I bet you are wondering how spirulina stacks up to other foods’ iron content. It has the most concentrated iron content out of any natural foods I have found. But that doesn’t necessarily mean its the BEST source.

What I mean is that spirulina isn’t exactly food that you eat with meals. Its more of something that you supplement with your meals.

Beans, on the other hand, you can eat a lot of. Beans are a great source of iron and you can expect to get anywhere from 4-10mg of iron from a cup (170-250g) of cooked beans (varies with type of bean).

If you want iron from meats, chicken liver is one of the best sources. With 1 ounce of chicken liver your will get about 3.7mg of iron.

As you can see, these two iron food souces which are well known for their iron content, do not even come close to having the iron concentration of spirulina. Pound for pound, spirulina has 2.19 times the iron content of chicken liver, and for generally anywhere from 6 to 12 times the iron content of beans (depending on the type of bean).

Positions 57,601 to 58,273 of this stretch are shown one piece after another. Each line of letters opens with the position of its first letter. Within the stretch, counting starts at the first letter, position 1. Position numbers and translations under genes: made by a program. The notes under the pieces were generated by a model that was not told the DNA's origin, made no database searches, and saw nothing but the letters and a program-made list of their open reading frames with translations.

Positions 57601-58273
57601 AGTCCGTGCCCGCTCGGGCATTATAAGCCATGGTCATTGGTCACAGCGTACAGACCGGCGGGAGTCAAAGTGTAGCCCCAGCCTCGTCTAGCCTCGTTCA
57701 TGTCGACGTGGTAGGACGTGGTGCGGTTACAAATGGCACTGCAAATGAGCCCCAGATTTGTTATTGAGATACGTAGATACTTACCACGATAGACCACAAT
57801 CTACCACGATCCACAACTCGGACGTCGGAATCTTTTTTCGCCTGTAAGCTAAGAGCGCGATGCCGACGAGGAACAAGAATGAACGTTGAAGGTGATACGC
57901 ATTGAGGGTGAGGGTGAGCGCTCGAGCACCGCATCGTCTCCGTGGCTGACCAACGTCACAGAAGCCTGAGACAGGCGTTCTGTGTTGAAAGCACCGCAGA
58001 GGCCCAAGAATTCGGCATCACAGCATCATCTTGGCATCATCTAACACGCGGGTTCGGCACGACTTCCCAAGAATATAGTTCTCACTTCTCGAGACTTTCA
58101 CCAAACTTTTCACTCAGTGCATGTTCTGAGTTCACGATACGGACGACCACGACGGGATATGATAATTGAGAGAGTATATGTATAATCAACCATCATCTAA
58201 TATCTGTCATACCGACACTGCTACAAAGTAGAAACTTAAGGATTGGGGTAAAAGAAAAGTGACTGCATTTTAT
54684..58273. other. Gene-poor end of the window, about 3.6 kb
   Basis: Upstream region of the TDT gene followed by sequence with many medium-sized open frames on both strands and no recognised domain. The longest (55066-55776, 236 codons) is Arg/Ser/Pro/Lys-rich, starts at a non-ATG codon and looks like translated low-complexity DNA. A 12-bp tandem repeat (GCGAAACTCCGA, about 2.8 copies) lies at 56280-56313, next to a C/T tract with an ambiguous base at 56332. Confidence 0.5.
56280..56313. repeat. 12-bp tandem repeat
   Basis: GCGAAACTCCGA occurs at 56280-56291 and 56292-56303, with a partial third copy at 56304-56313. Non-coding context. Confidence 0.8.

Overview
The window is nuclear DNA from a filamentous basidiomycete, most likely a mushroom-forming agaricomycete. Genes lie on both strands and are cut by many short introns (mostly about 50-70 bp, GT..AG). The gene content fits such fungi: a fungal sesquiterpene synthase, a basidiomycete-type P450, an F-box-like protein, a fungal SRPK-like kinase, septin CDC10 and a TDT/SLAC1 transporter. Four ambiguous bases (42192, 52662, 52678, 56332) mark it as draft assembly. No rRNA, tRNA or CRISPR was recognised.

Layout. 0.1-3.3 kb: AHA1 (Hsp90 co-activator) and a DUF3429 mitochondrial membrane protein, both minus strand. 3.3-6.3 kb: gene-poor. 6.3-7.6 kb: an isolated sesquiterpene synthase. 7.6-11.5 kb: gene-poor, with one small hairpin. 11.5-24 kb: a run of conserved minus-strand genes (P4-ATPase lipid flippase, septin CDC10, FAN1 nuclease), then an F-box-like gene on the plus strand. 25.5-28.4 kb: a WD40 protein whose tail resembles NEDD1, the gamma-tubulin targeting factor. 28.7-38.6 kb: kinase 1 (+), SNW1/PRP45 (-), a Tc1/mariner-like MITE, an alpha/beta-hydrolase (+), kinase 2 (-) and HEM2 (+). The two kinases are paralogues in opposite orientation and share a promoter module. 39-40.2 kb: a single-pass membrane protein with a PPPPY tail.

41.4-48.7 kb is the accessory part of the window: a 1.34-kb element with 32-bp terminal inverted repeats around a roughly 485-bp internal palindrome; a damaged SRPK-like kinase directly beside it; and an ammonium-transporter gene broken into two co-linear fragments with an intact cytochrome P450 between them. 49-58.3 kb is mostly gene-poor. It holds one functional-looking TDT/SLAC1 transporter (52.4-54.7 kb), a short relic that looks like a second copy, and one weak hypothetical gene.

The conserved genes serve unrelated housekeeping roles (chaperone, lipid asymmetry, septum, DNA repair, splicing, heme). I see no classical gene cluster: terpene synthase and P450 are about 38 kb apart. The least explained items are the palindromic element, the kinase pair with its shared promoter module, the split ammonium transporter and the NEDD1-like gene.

This all sounds absolutely great, however there is a downside

There are 2 types of iron that your body absorbs, heme and non-heme.

Heme iron is found in animal foods and is better absorbed by your body. According to the American Red Cross, about 30% of the heme iron you consume is actually absorbed.

Non-heme iron is even worse. Only about 2-10% of what you consume is absorbed by your body. And unfortunately spirulina has non-heme iron, along with all other vegetable sources.

One tip to get your body to absorb more iron is to get your vitamin C. The American Red Cross reports that vitamin C helps your body absorb more. Spirulina, with all its nutrients, contains vitamin C as well. But not that much, at only 0.7mg for every tablespoon (7g).

So is spirulina worth it? For getting your ironspirulinapowder